The Joplin Globe, Joplin, MO


August 23, 2013

Jeremiah Tucker: Comic-book movies prove geeks squandered power

JOPLIN, Mo. — I didn't see "The Wolverine." I skipped it, even after reading a great (if not wholly positive) review of the film in Grantland, the opening paragraph of which includes my favorite movie writing of the year: "Most of the movie is (Hugh Jackman) in and out of a white tank top, his arms and shoulders abubble and athrob, the veins flowing with God knows what. His body is beyond fitness, beyond fat, beyond muscles, beyond ready comprehension. It is beyond the human body as the movies have previously depicted it."

I am so sick of boring, sanitized, competently made superhero movies that not even the promise of Jackman's epic shreddedness could convince me to buy a ticket.

Ten years ago, skipping a big-budget film adaptation of a superhero comic would have seemed unfathomable to me. I grew up reading comics in the '90s, a fallow decade for superhero movies.

From DC and Marvel, you had the terrible "Batman" franchise, "Blade" and then low-budget schlock such as the unwatchable 1990 "Captain America" movie starring J.D. Salinger's son, the Dolph Lundgren version of "The Punisher" -- still my favorite "Punisher" movie, by the way -- and "Steel," the not-really adaptation of an ancillary Superman character starring Shaq.

So hungry were we for filmed adaptations of our beloved comics that my brother and I tracked down bootleg copies of ultra low-budget productions such as the unaired, made-for-TV "Justice League" movie pilot from 1997 and schlock-auteur Roger Corman's 1994 version of "The Fantastic Four," which was hilariously (and accurately) spoofed in the most recent season of "Arrested Development."

Then the first "X-Men" movie hit in 2000, and the floodgates opened.

Now, San Diego's Comic-Con International is one of Hollywood's biggest annual events, where beautiful millionaires have to pretend to care about back issues of the West Coast Avengers.

If they ever remake "Revenge of the Nerds" it should just be called "Life." The nerds have won, and you need only read the comments sections of any website catering to some stereotypical geek interest to realize they can be every bit as insufferable, irritable and mean-spirited as previous alphas. Culture bestowed upon them great power, and they have not used it responsibly.

Part of the problem is that geeks demanded for so long to have their interests taken seriously that we've begun to take them too seriously. While watching "Man of Steel" -- which is basically the 1990 Bill Cosby comedy "Ghost Dad" crossed with "Matrix Revolutions" -- I almost vomited when this movie's lunkheaded version of Superman falls into space, briefly striking a Christ-on-the-cross pose. At that point, Jor-El Maximus, the actual hero of the movie, should have demoted his son: "I was wrong to send you here, Kal-El. Earth has turned you into a drama queen."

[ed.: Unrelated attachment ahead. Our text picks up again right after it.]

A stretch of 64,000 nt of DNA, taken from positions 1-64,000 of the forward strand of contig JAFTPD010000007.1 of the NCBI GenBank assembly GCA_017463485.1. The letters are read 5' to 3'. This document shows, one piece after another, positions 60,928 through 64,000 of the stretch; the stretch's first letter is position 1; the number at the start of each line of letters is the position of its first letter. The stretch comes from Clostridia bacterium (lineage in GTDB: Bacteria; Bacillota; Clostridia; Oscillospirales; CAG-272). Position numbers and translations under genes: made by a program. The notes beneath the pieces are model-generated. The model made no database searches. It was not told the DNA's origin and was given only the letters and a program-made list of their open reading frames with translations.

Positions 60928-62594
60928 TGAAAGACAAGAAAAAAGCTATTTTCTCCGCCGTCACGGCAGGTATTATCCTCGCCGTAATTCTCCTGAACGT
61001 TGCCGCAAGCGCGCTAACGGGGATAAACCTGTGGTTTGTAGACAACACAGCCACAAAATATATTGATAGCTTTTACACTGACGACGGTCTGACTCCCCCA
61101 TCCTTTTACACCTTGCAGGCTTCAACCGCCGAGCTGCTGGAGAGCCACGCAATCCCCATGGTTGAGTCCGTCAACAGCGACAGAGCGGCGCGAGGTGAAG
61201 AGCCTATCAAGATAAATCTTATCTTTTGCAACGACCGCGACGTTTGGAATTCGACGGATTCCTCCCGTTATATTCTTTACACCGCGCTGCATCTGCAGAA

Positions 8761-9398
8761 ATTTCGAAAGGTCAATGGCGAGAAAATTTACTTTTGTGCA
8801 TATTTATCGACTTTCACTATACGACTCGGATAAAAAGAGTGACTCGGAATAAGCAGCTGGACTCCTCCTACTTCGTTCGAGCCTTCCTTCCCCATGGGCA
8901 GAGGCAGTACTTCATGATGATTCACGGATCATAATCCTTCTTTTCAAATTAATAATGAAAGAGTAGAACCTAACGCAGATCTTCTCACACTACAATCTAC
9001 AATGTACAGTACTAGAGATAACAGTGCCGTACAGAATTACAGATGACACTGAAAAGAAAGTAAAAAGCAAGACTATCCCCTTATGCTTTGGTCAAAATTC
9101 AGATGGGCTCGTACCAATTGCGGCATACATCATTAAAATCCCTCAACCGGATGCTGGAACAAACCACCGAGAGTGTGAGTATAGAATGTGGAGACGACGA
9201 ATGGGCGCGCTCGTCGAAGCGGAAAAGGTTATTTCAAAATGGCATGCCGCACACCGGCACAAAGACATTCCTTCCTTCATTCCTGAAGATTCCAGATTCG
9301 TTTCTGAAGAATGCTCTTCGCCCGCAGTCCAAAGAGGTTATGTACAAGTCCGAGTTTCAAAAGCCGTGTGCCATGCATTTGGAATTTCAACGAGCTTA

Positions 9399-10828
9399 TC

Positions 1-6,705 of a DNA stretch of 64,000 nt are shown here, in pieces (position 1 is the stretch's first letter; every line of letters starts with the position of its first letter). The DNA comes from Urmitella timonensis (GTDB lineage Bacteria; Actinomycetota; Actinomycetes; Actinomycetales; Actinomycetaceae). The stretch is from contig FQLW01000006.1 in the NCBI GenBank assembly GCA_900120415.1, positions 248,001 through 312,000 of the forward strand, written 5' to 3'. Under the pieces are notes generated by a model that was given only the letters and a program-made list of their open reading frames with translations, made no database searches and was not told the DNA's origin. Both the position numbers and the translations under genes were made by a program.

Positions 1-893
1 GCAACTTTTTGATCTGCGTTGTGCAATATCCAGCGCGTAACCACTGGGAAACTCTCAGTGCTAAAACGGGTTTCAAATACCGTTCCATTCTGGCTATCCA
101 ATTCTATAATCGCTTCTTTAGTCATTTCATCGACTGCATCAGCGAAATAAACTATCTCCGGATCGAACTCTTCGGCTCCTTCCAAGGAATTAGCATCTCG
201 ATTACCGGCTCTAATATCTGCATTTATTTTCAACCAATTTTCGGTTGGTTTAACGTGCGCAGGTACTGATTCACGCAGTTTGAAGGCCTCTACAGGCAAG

The Marvel movies -- "Iron Man," "Thor," "The Avengers," etc. -- offer more levity and a brighter tone, but there's a uniform quality to them. As if all the careful planning has smoothed any major flaws but also scrubbed them of their weirder comic-book DNA.

I doubt you'll ever see the movie Avengers battling M.O.D.O.K., a disembodied floating head with tiny arms and feet, or watch a faithful adaptation of anything as overtly comic-booky as the Infinity Gauntlet storyline where the titan Thanos -- introduced in the after-credits kicker of "Marvel's The Avengers" -- kills everybody with the cosmic equivalent of the Nintendo Power Glove to woo Death, a robed lady with a rocking bod and a skull for a face.

In addition to making comic books palatable to a broader audience, these movies also have to satisfy the conventions of a blockbuster action movie. The source material for "Iron Man 3," a six-issue story by Warren Ellis, one of the masters of comic-book sci-fi, is (by comics standards) a simple, low-key narrative about Tony Stark reckoning with his past and confronting new tech more advanced than his own. The movie adds unnecessary subplots and the third act ends in the same CGI explosion town all these movies visit in the end.

I'm not saying I don't like any comic book movies. "Spider-Man 2" and "The Dark Knight" are great, but to paraphrase Jay-Z, "That's a two hot movies every 10 year average." Maybe Arnim Zola will show up in the Captain America sequel with his giant head in his Nazi robot belly, and "Guardians of the Galaxy" will be as operatic as its source material, restoring to the big screen the spark -- a phosphoric mix of weirdness, absurdity and exuberance -- that makes comic books unique and fun to read.

Or maybe the price of geeks achieving mainstream acceptance is the dilution of what inspired them to be geeks in the first place. If so, I'll stick to the comics.

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